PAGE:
FBI agents violated Rep. William J. Jefferson’s constitutional rights when raiding his Capitol Hill office last year in a bribery and corruption investigation, a federal appeals court panel ruled yesterday.
The three-judge panel of the U.S. Court of Appeals for the D.C. Circuit requires the Justice Department to return privileged documents to the Louisiana Democrat that were taken from the Rayburn Building, but does not include the $90,000 that FBI agents found in the freezer of the lawmaker’s Washington home.
It also did not compel the return of all documents seized during the raid, which Mr. Jefferson sought.
The judges said the agents crossed the line when they seized records without giving Mr. Jefferson a chance to argue that some involved privileged legislative business, rejecting a Justice Department claim that invalidating the search would prohibit the FBI from seeking a lawmaker’s documents in a criminal probe.
Mr. Jefferson’s attorney, Robert Trout, said the ruling “underscores the fact that the Department of Justice is required to follow the law, and that it is bound to abide by the Constitution.
“We are confident that as this case moves forward, and when all of the facts are known, we will prevail again and clear Congressman Jefferson’s name,” he said.
House Speaker Nancy Pelosi applauded the decision for upholding “the separation of power and checks and balances.”
“Let’s put it this way: The White House wouldn’t like it if we sent the Capitol Police over there to search in Karl Rove’s desk,” the California Democrat said.
Justice Department spokesman Brian Roehrkasse said the department is pleased that prosecutors were allowed to keep records unrelated to legislative business.
The FBI targeted Mr. Jefferson in a suspected bribery scheme in his promotion of telecommunications equipment and services in Africa.
“The compelled disclosure of privileged material to the Executive during execution of the search warrant … violated the Speech or Debate Clause and the congressman is entitled to the return of documents that the court determines to be privileged under the clause,” said Appeals Court Judge Judith W. Rogers in the majority opinion.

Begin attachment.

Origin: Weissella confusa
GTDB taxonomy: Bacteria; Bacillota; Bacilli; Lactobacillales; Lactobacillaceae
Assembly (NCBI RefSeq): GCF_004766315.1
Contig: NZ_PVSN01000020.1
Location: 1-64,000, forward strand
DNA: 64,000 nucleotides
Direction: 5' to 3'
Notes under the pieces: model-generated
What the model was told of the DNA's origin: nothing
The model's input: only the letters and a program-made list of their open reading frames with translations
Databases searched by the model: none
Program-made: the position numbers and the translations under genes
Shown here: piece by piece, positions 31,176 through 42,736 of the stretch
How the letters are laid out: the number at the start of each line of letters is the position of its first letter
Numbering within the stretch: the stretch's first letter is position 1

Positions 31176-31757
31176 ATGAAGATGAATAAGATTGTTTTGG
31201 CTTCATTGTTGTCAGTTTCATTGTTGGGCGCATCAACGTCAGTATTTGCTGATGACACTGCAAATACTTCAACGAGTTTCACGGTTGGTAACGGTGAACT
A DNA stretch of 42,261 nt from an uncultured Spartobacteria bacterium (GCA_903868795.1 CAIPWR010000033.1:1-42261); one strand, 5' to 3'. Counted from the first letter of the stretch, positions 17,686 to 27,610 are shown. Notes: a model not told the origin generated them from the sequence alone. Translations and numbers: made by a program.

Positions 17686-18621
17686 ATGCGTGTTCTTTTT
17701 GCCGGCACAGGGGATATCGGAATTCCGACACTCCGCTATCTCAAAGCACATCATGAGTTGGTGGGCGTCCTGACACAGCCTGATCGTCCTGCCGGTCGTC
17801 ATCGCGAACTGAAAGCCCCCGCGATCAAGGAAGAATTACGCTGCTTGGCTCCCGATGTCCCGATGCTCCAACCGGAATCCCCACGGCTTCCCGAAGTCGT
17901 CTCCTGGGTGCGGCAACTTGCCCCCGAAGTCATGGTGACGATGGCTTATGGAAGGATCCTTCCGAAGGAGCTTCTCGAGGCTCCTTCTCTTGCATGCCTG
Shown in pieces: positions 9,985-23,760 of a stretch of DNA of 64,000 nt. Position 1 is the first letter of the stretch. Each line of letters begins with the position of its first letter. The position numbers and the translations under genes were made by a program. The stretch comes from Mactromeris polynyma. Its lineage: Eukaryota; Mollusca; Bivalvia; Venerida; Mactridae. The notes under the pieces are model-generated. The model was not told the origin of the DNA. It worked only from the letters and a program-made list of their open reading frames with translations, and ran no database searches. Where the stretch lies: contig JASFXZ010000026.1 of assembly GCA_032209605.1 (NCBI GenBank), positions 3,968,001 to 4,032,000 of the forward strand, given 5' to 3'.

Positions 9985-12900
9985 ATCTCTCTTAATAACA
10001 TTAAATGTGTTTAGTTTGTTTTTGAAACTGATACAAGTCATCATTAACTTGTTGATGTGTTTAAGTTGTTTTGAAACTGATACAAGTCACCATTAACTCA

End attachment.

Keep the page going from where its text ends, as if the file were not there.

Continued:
Concurring were Chief Judge Douglas H. Ginsburg and Judge Karen L. Henderson.
In its unanimous ruling, the panel said that given the Justice Department’s voluntary freeze of its review of the seized materials and procedures mandated by the court in granting the congressman’s motion for emergency relief pending appeal, the imaging and keyword search of Mr. Jefferson’s computer hard drives and electronic media exposed no legislative material to the executive and did not violate the Speech or Debate Clause.
But it said the review of the congressman’s paper files when the search was executed exposed legislative material and violated the clause.
In June, a federal grand jury in Alexandria returned a 16-count indictment accusing Mr. Jefferson, 60, of seeking bribes for himself and his family. He was charged with racketeering, soliciting bribes, wire fraud, money laundering, obstruction of justice, conspiracy and violations of the Foreign Corrupt Practices Act.
Mr. Jefferson pleaded not guilty in June to the charges. A trial date was set for Jan. 16.
The indictment said that from August 2000 to August 2005, Mr. Jefferson used his office to “corruptly seek, solicit and direct that things of value” be paid to him and his family in exchange for his performing official acts.
Two of Mr. Jefferson’s associates struck plea agreements with prosecutors, agreed to cooperate with prosecutors and were sentenced: Brett M. Pfeffer, a former member of Mr. Jefferson’s staff, pleaded guilty to soliciting bribes on behalf of his boss and Vernon L. Jackson, president and chief executive officer of the Louisville-based telecommunications firm IGate, pleaded guilty to paying from $400,000 to $1 million in bribes to Mr. Jefferson.
Court records said Mr. Jefferson was videotaped taking a $100,000 cash bribe from an FBI informant, $90,000 of which was later found in his freezer wrapped in aluminum foil.
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